BRUSSELS – EU countries are expected to adopt guidelines next week aimed at coordinating their various coronavirus travel policies, according to EU officials and diplomats involved in the talks. However, efforts will lag far behind on regulatory harmonization as countries seek to maintain control over how to prevent the disease from recurring.

The guidelines are designed to make travel restrictions such as quarantine and testing rules within the block smoother and more predictable. This would be a first step towards restoring one of the union’s most important principles: the free movement of people on its territory.

Representatives of the 27 members of the European Union, together with representatives of the European Commission, the executive branch of the bloc, discussed for weeks how common criteria can be used to assess regional responses to the coronavirus.

The focus is on the introduction of a single card, using colors to indicate the extent of the breakouts around the block: green at the bottom of the risk, orange in the middle, and red at the top. Other measures include standardizing the way quarantines and testing are carried out to make traveling between EU countries easier, and ensuring a comprehensive warning when national travel warnings change to ensure travelers are not stranded.

Traveling in the block, the most integrated group of countries in the world, has become increasingly difficult and complicated in the face of the pandemic. Each country has its own assessment of the situation in other countries, its own rules for travel measures and constantly changing requirements for testing and quarantine.

“Citizens are badly affected by the travel restrictions imposed across the European Union,” Didier Reynders, EU Justice Commissioner, said in a statement. “I now urge all EU ministers to quickly agree on a coordinated and simple approach, including: an EU-wide map, common criteria and clear information on a weekly basis.”

According to the guidelines, which are expected to be approved by EU ministers on Tuesday, members will adopt a regional map drawn up by the European Center for Disease Prevention and Control, instead of producing 27 individual maps.

In fact, this will only matter when it comes to green areas or regions within EU countries that pose a low risk to travelers. National authorities will remain free to make their own rules on orange and red zones based on recommendations from their own experts, EU officials said.

The text, which has been reviewed by the Times, includes criteria for color-coding a region, with an emphasis on thresholds for new cases per 100,000 people and positive test results as a percentage of total tests. The European Center for Disease Prevention and Control collects much of this data from national agencies.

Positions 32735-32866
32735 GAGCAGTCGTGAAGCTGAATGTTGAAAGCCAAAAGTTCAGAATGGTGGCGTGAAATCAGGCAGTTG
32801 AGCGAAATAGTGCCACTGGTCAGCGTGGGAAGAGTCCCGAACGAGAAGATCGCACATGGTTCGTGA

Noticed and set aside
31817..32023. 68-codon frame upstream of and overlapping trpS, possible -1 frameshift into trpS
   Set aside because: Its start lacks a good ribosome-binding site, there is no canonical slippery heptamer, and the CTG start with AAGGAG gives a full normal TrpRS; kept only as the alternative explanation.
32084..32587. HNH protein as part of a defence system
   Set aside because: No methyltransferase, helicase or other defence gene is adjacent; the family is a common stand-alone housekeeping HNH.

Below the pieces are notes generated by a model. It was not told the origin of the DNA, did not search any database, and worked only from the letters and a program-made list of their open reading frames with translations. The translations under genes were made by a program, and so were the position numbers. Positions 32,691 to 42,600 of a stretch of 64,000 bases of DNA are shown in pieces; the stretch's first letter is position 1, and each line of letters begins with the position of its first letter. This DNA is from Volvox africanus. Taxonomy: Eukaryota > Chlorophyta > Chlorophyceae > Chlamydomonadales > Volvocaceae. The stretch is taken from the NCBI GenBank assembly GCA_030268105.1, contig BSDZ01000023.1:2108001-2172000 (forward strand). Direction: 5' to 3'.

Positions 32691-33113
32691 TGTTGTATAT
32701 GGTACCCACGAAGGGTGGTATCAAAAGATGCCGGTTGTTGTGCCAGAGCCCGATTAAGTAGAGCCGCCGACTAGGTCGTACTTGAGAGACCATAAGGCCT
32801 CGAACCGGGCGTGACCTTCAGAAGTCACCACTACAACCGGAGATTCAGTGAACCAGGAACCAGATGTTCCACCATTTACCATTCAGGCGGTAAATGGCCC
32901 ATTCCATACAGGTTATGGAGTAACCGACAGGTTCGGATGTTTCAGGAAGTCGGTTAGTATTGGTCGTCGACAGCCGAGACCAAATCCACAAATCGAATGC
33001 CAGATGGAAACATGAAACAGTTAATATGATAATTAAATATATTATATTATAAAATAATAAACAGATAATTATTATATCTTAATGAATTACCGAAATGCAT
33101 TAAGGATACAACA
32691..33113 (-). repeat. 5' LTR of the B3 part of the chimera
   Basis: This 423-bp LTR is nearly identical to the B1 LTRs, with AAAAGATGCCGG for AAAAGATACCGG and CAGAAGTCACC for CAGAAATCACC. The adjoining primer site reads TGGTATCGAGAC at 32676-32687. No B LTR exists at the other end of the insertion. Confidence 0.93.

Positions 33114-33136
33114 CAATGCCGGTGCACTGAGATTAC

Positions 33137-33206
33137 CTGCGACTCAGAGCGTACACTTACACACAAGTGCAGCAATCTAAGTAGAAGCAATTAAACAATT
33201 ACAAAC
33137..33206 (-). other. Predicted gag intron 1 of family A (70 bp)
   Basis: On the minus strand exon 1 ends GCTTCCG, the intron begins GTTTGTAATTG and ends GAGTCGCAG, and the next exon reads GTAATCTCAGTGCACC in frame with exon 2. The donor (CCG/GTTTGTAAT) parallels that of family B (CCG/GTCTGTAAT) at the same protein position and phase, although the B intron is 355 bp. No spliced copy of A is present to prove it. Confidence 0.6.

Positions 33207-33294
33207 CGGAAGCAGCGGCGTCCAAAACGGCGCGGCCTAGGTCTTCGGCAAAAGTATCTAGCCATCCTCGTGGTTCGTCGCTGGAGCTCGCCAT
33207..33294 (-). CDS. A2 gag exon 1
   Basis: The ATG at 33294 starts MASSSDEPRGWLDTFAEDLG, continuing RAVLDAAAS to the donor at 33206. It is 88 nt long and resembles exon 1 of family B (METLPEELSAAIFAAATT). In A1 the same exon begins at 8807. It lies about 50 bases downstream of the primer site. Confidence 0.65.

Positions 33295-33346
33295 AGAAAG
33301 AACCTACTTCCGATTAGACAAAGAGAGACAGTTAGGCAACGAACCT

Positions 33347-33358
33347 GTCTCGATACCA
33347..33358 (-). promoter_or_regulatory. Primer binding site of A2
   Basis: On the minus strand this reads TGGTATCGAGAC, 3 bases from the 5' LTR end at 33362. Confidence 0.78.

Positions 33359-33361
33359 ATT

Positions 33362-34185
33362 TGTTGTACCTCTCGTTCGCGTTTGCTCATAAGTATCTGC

While EU countries will agree to warn 48 hours of travel restrictions change in response to worsening Covid-19 conditions – such as additional quarantine or testing requirements – they will not harmonize the requirements for travelers.

For example, a traveler from Belgium, who is considered a red zone in the entire block due to its very high infection rate, has different restrictions when visiting Germany than when visiting Greece. This will continue to be the case even after the proposal is adopted.

The block will remain largely closed to non-essential travelers from the United States as well as most of the rest of the world.

Officials said the short list of nations from which travelers are allowed to enter the European Union, which now includes Canada and New Zealand, could be revised this month. However, they added that it was virtually certain that travelers from the United States would not be joining at this point as the country is inadequate to contain the pandemic.

But new cases have also surfaced across the European Union, and only a few regions in the block are actually marked as green under the new criteria.

In France, the number of daily cases rose to over 18,000 this week, which resulted in significant restrictions on public gatherings in some regions.

In Belgium, bars and cafes in Brussels have been closed.

And in Spain, which is currently having one of the worst new coronavirus cases in the European Union, the government is considering putting the Madrid region into a state of emergency in response to a surge in cases.

The EU institutions have found it difficult to persuade individual governments to adopt a common approach, leading to a cacophony of measures that disrupt the flow of people for work or family purposes and cause heavy losses in the tourism and transport sectors.

Health and related policy is fully sovereign for the bloc countries. The union does not have a legal basis on which to impose policies on its members, as it does on matters such as money or competition.

When drawing up national Covid-19 travel policies, EU members have in some cases taken into account non-health related factors such as: B. maintaining relationships with their neighbors and being open to large tourism markets.

Hungary, for example, announced in September that it would block itself to travel from all EU countries except its political allies, the Visegrad countries, Slovakia, the Czech Republic and Poland, without the decision being justified by health criteria.

EU officials called the move a violation of the principles of free movement and non-discrimination within the bloc.

Monika Pronczuk contributed to the reporting.

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